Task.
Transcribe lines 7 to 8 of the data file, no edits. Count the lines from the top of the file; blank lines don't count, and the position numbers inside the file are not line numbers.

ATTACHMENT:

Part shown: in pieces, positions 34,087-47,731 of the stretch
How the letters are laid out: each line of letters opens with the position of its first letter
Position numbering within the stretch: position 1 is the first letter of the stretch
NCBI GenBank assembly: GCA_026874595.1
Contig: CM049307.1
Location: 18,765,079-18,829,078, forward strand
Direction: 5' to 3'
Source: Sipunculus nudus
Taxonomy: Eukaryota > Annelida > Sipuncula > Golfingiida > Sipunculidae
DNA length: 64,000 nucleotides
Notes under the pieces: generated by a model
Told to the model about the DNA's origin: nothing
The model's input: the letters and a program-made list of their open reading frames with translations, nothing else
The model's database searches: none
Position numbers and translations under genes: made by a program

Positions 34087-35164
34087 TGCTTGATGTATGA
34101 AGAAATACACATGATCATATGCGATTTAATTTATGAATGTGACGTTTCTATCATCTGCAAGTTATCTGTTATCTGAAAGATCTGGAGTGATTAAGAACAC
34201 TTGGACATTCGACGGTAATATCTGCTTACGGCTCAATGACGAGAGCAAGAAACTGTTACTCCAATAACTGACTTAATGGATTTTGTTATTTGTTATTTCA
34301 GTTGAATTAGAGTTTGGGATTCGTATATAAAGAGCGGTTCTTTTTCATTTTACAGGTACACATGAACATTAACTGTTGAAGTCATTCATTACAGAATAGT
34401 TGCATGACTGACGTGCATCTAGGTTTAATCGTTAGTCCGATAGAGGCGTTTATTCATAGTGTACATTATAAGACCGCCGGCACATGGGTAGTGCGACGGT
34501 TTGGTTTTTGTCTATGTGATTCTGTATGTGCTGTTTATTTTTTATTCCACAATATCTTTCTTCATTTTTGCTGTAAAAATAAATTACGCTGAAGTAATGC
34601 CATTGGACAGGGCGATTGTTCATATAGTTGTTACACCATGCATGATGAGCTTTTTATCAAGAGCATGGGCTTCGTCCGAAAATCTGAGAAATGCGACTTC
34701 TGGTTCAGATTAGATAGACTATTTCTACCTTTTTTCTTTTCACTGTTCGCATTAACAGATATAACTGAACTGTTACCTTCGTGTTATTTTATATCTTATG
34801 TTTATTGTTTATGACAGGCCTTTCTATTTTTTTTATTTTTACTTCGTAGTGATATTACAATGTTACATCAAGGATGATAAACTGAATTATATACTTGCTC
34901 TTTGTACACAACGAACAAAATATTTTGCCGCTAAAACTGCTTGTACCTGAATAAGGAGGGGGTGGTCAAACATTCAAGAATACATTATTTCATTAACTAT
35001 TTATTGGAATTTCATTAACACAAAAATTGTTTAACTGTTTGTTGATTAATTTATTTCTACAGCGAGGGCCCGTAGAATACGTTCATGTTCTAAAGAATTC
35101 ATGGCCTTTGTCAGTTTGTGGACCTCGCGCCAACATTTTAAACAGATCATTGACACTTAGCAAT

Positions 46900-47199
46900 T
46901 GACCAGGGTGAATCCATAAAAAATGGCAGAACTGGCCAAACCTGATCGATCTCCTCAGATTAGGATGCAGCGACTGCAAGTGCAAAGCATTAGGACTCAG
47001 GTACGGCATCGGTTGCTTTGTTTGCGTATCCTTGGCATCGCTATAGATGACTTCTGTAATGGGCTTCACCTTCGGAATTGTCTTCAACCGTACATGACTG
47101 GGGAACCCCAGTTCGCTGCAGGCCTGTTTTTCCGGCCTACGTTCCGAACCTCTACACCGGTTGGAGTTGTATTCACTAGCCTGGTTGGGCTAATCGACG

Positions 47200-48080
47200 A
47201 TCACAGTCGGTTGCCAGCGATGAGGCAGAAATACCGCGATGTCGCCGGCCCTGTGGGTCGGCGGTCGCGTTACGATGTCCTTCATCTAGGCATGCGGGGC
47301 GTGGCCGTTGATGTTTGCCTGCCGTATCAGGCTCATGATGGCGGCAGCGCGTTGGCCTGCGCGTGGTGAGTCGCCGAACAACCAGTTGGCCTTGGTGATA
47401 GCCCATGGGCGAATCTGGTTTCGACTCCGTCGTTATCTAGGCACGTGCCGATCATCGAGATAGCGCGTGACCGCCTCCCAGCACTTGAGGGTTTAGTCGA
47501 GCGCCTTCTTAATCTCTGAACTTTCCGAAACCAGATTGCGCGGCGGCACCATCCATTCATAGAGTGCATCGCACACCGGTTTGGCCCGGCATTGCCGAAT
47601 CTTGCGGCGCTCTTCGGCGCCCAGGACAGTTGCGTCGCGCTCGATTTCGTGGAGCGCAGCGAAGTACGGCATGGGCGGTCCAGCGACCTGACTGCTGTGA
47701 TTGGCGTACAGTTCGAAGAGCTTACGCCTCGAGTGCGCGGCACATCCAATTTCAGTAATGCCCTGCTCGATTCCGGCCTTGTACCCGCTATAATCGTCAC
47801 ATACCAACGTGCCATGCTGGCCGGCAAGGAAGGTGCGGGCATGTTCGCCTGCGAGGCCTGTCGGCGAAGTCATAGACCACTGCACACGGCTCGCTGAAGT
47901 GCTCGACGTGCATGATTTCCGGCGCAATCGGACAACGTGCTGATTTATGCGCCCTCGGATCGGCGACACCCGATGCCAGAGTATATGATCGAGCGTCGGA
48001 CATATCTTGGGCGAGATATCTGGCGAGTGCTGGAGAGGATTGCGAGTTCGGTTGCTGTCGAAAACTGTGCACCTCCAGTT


Direction: 5' to 3'
Source: Sipunculus nudus